When Eddie Rogan forked out a few hundred pounds for an extended on-site warranty he did so for a specific purpose.
He needed this cover because he was severely disabled, so if anything went wrong with his PC he didn't want to have to worry about packing up the machine and sending it away for repair.
"The Mesh salesman assured me the warranty would give me three-years' worry-free cover so I paid the extra," he said.
But when the computer, bought on 2 July 2002, developed a faulty modem for the second time, his worries were only just beginning.
"When I contacted Mesh telling them of the second faulty modem, I was informed that the extended warranty was now invalid," he said.
If he wanted the problem fixed, he would have to pack the computer and send it back to Mesh on mainland Britain - and Mr Rogan lived in Northern Ireland. He would also have to pay the carriage both ways.
It was bad enough to learn that his warranty was worthless but the Mesh representative he talked to was impervious to the fact that Mr Rogan's disablement meant he was physically unable to pack the boxes to return the PC.
"This was the sole reason for paying extra for on-site repairs. But Mesh as good as told me that was not their concern. How could this depot sell warranties that have now been withdrawn without notice?" Mr Rogan asked.
Mesh is not obligated to pay the carriage for the PC even though it is still within its original 12-month guarantee. The company makes this clear in its terms and conditions because it has no repair facilities in Northern Ireland.
But what happened to the extended three-year warranty that Mr Rogan had bought?
I soon discovered it wasn't a Mesh warranty. Although it had been sold at the Mesh outlet, it was with a computer repair firm called Trojan.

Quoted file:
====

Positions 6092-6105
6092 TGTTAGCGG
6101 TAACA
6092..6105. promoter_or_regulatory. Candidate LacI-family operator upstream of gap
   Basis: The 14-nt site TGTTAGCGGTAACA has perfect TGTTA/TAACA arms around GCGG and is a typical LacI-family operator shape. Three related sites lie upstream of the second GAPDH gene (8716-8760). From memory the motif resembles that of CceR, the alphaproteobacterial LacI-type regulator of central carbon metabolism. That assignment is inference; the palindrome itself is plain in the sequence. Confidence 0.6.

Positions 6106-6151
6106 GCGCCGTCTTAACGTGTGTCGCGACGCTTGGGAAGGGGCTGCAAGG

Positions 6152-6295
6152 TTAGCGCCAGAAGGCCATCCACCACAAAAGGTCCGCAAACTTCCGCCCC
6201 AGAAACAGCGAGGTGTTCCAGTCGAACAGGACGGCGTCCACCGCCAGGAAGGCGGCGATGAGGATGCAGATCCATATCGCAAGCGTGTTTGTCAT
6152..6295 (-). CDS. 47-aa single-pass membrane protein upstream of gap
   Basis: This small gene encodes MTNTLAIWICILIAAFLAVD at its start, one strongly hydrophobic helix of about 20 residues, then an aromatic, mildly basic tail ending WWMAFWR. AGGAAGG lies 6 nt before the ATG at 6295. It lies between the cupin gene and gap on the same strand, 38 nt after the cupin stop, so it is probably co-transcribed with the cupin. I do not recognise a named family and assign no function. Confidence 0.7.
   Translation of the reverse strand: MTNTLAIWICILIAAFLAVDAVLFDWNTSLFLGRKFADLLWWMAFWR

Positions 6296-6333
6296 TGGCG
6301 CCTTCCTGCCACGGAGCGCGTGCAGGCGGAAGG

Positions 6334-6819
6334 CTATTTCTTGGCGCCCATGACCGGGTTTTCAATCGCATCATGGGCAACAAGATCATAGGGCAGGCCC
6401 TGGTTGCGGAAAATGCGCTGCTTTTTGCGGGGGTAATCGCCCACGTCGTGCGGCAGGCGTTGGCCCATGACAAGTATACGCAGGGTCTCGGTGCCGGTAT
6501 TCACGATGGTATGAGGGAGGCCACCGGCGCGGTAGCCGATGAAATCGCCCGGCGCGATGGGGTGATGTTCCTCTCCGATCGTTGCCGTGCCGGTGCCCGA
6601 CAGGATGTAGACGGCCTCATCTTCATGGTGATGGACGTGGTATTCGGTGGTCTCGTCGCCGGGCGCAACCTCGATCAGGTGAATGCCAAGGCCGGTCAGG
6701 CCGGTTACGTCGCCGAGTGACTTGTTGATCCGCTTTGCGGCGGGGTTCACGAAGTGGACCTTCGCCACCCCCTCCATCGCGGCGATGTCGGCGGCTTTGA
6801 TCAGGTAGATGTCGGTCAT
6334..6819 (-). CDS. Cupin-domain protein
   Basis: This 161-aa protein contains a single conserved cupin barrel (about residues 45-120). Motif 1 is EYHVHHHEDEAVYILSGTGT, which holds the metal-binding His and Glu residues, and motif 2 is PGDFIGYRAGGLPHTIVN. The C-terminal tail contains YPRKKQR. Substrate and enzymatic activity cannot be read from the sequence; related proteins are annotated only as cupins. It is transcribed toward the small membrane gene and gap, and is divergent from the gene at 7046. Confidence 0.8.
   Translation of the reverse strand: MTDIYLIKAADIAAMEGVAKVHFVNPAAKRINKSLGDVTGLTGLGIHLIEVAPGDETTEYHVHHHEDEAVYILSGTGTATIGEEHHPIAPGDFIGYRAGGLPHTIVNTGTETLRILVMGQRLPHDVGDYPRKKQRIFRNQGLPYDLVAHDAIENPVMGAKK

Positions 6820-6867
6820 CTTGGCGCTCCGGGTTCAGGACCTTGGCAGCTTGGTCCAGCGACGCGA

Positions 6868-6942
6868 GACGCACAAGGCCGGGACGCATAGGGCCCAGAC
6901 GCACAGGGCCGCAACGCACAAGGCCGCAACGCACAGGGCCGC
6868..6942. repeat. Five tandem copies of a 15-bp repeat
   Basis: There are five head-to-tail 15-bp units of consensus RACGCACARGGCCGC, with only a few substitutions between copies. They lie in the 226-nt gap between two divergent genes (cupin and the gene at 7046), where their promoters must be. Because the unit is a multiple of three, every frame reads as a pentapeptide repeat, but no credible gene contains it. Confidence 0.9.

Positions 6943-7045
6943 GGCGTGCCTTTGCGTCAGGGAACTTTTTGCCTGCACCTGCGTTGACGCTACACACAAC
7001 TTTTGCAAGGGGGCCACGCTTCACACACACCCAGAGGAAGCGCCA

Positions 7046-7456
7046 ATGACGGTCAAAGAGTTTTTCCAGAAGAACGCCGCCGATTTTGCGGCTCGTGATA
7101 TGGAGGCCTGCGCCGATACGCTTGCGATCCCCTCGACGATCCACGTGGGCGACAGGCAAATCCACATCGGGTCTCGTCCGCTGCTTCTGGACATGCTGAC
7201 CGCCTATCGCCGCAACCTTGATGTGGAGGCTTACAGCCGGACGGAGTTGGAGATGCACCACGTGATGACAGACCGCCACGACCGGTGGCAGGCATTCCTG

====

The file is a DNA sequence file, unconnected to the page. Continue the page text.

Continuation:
Andrzej Bania, head of marketing for Mesh Computers, explained: "Mesh has no repair facilities in Northern Ireland, but many of our customers would ask for on-site support facilities.
"Over a four-year period, customers who required on-site service in Northern Ireland could choose to buy that service from a company called Trojan.
"We didn't receive any money from the sale of the warranties or take a fee from Trojan. We did make it clear to customers that the warranty was with Trojan and not Mesh."
But this hadn't been clear to Mr Rogan, and no one had bothered to inform him that Trojan had ceased trading.
A few days after talking to Mr Rogan he was rushed to hospital. Because he was extremely ill, Mesh agreed that it would collect the computer, waive the carriage charges and fix his PC.
This was a decent gesture, but not one that should be prompted only by serious illness.
Sadly, Mr Rogan died as we were going to press with this case. But despite her loss, Mrs Rogan wanted her husband's story told.
Mr Rogan paid a lot of money for his so-called hassle-free warranty only to find that, whichever way he turned, no one wanted to help. And he is not alone.
Companies are always adamant that they give all the necessary facts to their customers. Mr Rogan and many others would beg to differ.
"Eddie was a straight kind of guy and all he wanted was for people to be straight with him," Mrs Rogan told me.
So I would advise readers that when buying any warranty, check who is responsible for carrying out the repairs, who you are paying the money to and what your rights are if the company responsible ceases trading.
Our deepest condolences go to Mrs Rogan, and we thank her for giving permission to use her husband's story, which highlights a problem that affects so many people.
Some parts of Atacama have not received rainfall for 500 years - but a sudden deluge of water upset the Desert's delicate biological balance
Spitzer Space Telescope could not spot Oumuamua, suggesting that it is actually pretty small
Greenland crater one of the 25 largest impact craters on Earth
This long-sought progenitor star was identified in an image captured by Hubble in 2007